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East Helena native Casey Anderson credits his successful wildlife filmmaking career to his parents and Vince Yannone, who was known as “Mr. Wildlife” for his popular wildlife school programs.

“I remember being in kindergarten and going to school assemblies and him bringing in birds and talking about them in such an interesting way. That was the highlight of my year every year,” Anderson said in a phone interview from his home in the Paradise Valley.

Yannone and Anderson’s parents passed on to him a love of the outdoors, which Anderson is, in turn, passing on to thousands of viewers in a series of wildlife shows.

A six-part short series launches March 26 on Smithsonian Earth, while a longer feature on Mama Mo, “The Mountain Lion and Me,” aired March 14, and is also available for streaming.

“When I grew up, I wanted to be Vince Yannone,” admits Anderson. And “I had parents who believed in that dream.”

“My parents were outdoorsy people,” he said. “I was immediately immersed in the outdoors instead of being fascinated with toys and Nintendo and that stuff.”

It was his mom Leigh Ewing, who was the director of God’s Love, who taught him to “not judge a book by its cover,” but to look deeper to understand.

And it was hiking with his dad, Chris Anderson, that led to some “amazing encounters” in the wilds.

It was these that spurred Casey to pick up a camera and start shooting pictures. He’d tell his friends about so many encounters, they thought he was lying.

So he had to prove it.

Now decades later, Anderson’s taking viewers along on his hikes so they too can have a front row seat to hear and watch male bighorn sheep bashing their heads together to establish dominance.

Or taking viewers into the wilds to see wolves and bison close up.

Anderson got started in wildlife film after graduating from Helena High School and heading to Montana State University to study wildlife biology.

There, at the gateway to Yellowstone National Park, a lot of filmmakers would show up and need someone who knew how to guide them to the grizzly or wolf they wanted to film.

Anderson was their go-to guy.

He was in his junior year at MSU, “when my dream job was presented to me.”

A filmmaker told him “I’m going to Africa for a year...can you come?”

Anderson jumped at that chance 22 years ago and never looked back.

“My first big project where I was the host on National Geographic was in 2007,” he said, when he got to be the biologist in front of the camera talking instead of working behind the scenes.

His most recent film series was sparked by the arrival on his doorstep of Mama Mo, a mountain lion. Well, actually in his backyard and walking across his deck.

“Mountain lions are impossible to find,” he said. So when Anderson saw the fresh tracks, he had to follow them.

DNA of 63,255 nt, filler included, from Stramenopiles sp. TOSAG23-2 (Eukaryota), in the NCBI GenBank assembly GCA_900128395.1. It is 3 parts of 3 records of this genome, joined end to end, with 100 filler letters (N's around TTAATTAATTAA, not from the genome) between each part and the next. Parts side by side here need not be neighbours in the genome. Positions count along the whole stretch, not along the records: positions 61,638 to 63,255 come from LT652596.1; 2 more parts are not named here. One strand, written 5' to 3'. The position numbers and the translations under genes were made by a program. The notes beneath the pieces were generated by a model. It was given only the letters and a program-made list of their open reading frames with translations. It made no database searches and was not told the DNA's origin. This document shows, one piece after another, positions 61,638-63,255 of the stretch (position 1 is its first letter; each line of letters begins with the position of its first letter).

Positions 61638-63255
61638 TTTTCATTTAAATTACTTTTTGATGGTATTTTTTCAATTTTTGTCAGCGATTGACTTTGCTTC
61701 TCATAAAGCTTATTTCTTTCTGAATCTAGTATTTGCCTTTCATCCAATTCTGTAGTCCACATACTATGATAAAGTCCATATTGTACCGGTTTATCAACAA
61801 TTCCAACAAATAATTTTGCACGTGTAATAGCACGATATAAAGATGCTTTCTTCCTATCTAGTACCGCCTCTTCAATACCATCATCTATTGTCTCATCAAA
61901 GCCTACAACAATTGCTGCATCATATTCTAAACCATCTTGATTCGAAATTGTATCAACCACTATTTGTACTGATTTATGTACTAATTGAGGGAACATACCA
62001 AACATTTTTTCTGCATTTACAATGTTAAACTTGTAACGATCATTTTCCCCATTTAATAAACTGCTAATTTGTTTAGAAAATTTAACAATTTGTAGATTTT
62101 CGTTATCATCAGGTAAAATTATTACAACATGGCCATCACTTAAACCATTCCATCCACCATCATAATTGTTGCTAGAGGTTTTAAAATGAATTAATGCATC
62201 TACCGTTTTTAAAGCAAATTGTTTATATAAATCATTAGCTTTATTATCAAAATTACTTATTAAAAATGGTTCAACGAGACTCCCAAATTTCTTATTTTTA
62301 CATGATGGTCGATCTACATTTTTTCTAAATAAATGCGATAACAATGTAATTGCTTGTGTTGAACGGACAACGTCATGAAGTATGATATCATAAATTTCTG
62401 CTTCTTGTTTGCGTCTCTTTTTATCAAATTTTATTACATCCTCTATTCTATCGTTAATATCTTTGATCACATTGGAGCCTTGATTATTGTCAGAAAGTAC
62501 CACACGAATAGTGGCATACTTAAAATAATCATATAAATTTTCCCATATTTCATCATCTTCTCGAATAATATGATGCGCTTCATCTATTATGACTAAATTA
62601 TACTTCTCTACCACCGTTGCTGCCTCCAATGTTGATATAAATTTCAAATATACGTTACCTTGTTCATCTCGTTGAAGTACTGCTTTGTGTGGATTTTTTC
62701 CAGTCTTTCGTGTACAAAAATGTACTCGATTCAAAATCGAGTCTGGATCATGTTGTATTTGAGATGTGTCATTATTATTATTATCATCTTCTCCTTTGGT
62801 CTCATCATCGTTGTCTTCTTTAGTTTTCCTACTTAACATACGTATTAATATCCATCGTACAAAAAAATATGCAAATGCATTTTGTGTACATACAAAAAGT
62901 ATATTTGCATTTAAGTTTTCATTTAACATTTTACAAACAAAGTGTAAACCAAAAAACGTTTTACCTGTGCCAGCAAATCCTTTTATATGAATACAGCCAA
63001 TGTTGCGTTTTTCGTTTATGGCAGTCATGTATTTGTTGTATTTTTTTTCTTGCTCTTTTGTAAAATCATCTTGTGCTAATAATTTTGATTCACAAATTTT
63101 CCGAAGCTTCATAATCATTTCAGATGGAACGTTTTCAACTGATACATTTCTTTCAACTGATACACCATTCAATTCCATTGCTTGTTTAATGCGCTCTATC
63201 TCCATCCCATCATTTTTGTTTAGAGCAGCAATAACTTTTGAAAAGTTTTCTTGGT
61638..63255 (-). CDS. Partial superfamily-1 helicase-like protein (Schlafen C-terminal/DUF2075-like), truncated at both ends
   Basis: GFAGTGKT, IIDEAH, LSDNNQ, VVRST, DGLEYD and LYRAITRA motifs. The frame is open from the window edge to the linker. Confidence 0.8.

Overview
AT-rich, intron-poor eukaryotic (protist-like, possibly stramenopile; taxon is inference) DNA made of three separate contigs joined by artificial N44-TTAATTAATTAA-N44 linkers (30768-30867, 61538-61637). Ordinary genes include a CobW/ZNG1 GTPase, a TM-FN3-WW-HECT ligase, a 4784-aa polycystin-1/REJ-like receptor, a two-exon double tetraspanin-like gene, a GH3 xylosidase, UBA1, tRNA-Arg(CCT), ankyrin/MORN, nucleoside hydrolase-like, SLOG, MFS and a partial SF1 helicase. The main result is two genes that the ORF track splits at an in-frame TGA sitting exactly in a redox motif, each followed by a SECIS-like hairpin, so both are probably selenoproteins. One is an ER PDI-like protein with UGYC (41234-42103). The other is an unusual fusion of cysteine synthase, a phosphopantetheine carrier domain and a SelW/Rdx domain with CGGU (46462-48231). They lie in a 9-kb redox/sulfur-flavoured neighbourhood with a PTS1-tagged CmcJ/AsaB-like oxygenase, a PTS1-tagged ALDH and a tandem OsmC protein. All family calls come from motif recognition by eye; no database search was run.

“I became obsessed.” At first, he would see Mama Mo for just moments.

But once he figured out her patterns, he was able to film her for up to 30 days at a time.

She became a four-year project.

Anderson invested in special FLIR thermal technology and 4K camera traps to help detect her movements and even filmed her in her den with her three cubs, which he nicknamed Eeny, Meeny and Miny.

“It was the most amazing opportunity,” he said. And because of this, he saw it as a responsibility to tell her story.

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“This is an individual. A neighbor. A mother with cubs.”

He hopes films like his make people more interested in protecting wildlife.

“If you fear it, you’re not going to protect it,” he said. “If you understand it, maybe you’ll change your mind.”

In addition, to his mountain lion film, he also has a series of six shorts, “Casey Anderson’s Wild Tracks,” premiering this month -- streaming on, beginning March 26.

These are 4 to 7 minutes long and take viewers into the field to meet bighorn sheep, wolves, scavengers and mountain lions.

“They’re stories that go beyond wildlife documentaries,” he said, adding that he is using new and innovative ways to reach millennials and others who might not watch wildlife documentaries.

“I’m taking someone on a hike. I’m just their cool buddy who got them front row seats for a really cool event. And I’m going to tell them a story about what I’ve seen in a different way.

“And bighorn sheep are just one example. It’s one of the most insane battles on the planet.”

Anderson is also founder and director of Montana Grizzly Encounter Rescue and Educational Sanctuary in Bozeman, which is set up for grizzlies who are rescued from bad captivity situations. The sanctuary’s purpose is to educate the public about wild grizzlies.

On Tuesday, Anderson announced his newest exciting series which he heads out Thursday to start filming.

He’s traveling to the Himalayas, Patagonia and Africa to work on “Finding Beasts,” a new series on beasts thought to exist only in folklore or to be extinct.

The series was just announced by the Travel Channel and is expected to premiere in August.

And one day, Anderson could be visiting a few schools as the next Vince Yannone. It’s a dream he’s had, he said. He suspects that sitting in the audience there could be another Casey Anderson. “Hopefully a few more people will get inspired,” he said, “because the world needs it.”


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